How to Connect Subwoofers to an Amplifier

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Updated November 18, 2022

Even if you have top-tier speakers, you should understand how to connect subs to an amplifier for an ideal audio experience. Premium subwoofers provide low-end sounds for your audio system, creating bass tones or impactful low-frequency effects. Your subwoofer output needs a power amplifier to ensure a strong signal. Luckily, this guide lets you learn how to connect subwoofers to an amplifier.

KEY TAKEAWAYS:

  • The back of your subwoofer will show high-level and low-level inputs, and your setup will differ between those two connection types.
  • A low-level connection uses a single RCA cable to link the amplifier and the subwoofer.
  • A high-level connection uses multiple speaker connections that run between the surround speakers and the subwoofer.

How to Connect Subwoofers to an Amplifier

Learning how to connect a subwoofer to a receiver is a good starting point because most theater receivers have a built-in amplifier. The amplifier converts electrical energy into audio output, and you need one for passive speakers and subwoofers.

Insider Tip

Set your subwoofer’s crossover frequency to the bottom range of your surround speakers to ensure a natural sound balance.

Users can maximize low-end frequencies by adding an external amplifier, even with active subwoofers. That said, you should learn how to bridge a subwoofer for certain stereo system setups.

Keep in mind using an additional amplifier for power might affect how long subwoofers last. That said, learn how to test a subwoofer if you run into bad wiring or audio levels. You can enhance your listening experience by using different audio inputs, so learn how to use TF cards in Bluetooth speakers.

Method 1: Low-Level Subwoofer Connection

STEP 1 Find the LFE Channel Connection

The low-level connection uses a single RCA cable or a mono-channel amplifier wire. You should see a subwoofer output jack on the back of your amplifier, marked LFE.

STEP 2 Find the Low-Level Input Port

Check the back of your subwoofer enclosure and spot the LFE input port.

STEP 3 Connect the RCA Cable

Connect your amp’s dedicated subwoofer output and input with the RCA cable. Pick a cable that is well-insulated to prevent signal interference.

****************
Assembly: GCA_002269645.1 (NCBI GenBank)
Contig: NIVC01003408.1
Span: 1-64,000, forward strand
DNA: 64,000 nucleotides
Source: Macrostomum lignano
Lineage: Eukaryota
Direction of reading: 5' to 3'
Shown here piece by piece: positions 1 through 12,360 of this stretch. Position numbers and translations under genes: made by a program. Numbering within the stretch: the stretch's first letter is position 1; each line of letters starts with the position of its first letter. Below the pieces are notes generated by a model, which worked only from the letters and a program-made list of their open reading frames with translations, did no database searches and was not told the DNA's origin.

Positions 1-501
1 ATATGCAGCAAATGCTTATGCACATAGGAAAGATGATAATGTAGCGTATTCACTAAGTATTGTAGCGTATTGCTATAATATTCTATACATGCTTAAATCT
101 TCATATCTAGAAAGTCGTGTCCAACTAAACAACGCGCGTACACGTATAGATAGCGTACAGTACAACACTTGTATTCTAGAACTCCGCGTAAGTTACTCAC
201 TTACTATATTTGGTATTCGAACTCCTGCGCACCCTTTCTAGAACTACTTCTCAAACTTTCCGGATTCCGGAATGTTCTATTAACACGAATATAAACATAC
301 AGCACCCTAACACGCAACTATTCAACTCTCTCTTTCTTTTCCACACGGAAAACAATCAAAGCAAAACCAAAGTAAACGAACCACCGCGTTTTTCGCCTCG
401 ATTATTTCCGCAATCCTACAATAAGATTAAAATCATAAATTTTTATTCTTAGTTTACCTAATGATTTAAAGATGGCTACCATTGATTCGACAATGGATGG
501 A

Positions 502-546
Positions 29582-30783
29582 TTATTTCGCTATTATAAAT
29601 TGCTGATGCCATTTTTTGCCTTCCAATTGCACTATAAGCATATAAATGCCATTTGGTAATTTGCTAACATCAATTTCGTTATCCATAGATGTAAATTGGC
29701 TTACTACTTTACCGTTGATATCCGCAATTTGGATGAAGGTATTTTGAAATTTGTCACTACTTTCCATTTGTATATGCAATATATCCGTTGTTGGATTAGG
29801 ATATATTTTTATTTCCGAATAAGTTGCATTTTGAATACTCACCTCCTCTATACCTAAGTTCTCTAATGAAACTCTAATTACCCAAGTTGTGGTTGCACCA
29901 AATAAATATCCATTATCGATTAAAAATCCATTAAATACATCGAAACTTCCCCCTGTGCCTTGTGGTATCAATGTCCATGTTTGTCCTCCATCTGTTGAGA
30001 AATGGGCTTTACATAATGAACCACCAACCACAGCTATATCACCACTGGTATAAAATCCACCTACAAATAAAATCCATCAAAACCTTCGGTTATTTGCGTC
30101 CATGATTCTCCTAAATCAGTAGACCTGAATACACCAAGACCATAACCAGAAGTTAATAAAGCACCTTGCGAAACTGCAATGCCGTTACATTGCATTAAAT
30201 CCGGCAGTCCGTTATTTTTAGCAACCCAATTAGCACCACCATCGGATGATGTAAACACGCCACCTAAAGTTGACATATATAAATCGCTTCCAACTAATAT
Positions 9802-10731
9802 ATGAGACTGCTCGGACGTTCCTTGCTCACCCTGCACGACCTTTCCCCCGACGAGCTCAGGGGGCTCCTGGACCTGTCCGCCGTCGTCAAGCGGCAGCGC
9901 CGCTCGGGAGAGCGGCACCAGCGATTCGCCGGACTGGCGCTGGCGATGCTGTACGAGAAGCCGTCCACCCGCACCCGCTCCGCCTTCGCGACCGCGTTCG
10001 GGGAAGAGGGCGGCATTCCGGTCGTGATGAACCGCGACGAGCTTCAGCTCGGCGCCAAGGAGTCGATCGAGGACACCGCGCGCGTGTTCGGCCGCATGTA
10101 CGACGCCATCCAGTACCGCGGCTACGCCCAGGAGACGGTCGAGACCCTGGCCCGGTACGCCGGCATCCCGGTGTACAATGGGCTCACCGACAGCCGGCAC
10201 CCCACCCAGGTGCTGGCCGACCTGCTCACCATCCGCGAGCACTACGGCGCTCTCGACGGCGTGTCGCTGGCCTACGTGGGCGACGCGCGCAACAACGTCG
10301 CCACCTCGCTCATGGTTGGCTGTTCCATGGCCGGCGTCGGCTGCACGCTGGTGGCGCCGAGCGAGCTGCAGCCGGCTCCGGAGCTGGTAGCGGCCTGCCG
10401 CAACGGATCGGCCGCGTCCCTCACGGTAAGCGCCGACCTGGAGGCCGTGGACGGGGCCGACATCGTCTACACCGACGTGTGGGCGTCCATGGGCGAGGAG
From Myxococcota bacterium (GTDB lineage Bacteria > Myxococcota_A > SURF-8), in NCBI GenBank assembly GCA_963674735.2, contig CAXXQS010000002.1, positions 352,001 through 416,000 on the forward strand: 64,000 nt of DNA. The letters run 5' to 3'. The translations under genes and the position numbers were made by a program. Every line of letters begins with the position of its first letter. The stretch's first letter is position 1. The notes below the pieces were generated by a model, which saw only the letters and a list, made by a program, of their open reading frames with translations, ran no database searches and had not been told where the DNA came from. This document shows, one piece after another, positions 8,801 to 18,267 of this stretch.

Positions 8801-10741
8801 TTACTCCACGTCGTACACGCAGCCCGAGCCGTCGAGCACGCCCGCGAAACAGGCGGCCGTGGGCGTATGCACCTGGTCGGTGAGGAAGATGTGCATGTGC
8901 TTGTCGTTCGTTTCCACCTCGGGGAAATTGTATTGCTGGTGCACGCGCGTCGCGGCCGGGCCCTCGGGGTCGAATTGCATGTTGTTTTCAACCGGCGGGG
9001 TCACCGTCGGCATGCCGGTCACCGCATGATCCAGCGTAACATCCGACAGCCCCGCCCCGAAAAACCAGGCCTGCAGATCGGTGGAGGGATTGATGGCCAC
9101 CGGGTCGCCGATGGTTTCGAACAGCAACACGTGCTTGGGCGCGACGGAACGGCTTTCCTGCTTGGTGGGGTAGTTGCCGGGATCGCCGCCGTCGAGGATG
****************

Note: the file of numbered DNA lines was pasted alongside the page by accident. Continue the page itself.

Method 2: High-Level Subwoofer Connection

STEP 1 Access the Subwoofer Speaker Terminals

Your subwoofer’s high-level inputs feature two sets of positive and negative speaker wire terminals. Additionally, one set of terminals covers the left channel while the other handles the right channel. The positive terminals are red, and the negative terminals are black.

STEP 2 Connect the Speaker Wires

Run your left and right speaker wire connections from the receiver as normal. You should have four speaker cables that cover the speaker-level inputs.

STEP 3 Connect the Subwoofer

Find your subwoofer speaker output on the back of the subwoofer enclosure. Start with the black wires, and then connect the positive terminals. Ensure you’ve used the correct subwoofer cables for the left and right channels of audio.

STEP 4 Balance Your Audio

Play some audio and try to find a balanced sound. Adjust the subwoofer volume, crossover settings, and phase controls to blend the low-frequency sounds into the full-range speakers.

Warning

An aftermarket amplifier can damage your stereo subwoofer if it doesn’t match the power requirements for the subwoofer.

STAT: The CDC states that the average surround sound movie setup provides between 70 and 100 decibels, which might be hazardous to your hearing. (source)

How to Connect Subwoofers to an Amplifier FAQs

How do I clean my subwoofer?

Use a dry microfiber cloth or dusting wand to remove dust from the speaker cones and input hardware. Next, employ a damp cloth to wipe the subwoofer enclosure, but never use abrasive cleaners like bleach, alcohol, or ammonia.

What's the best place for subwoofer output?

Placing your subwoofer in the corner should offer the strongest bass signal. That said, placing your subwoofer between your right and left speakers should provide a more natural sound than corner placement.

What can damage a subwoofer?

The most common cause of subwoofer damage is too much signal from a stereo amplifier. By passing too much energy through the subwoofer, you can blow out the speakers. Additionally, if your subwoofers sit in a cold place like a basement or garage, failing to warm them up properly can also damage them.
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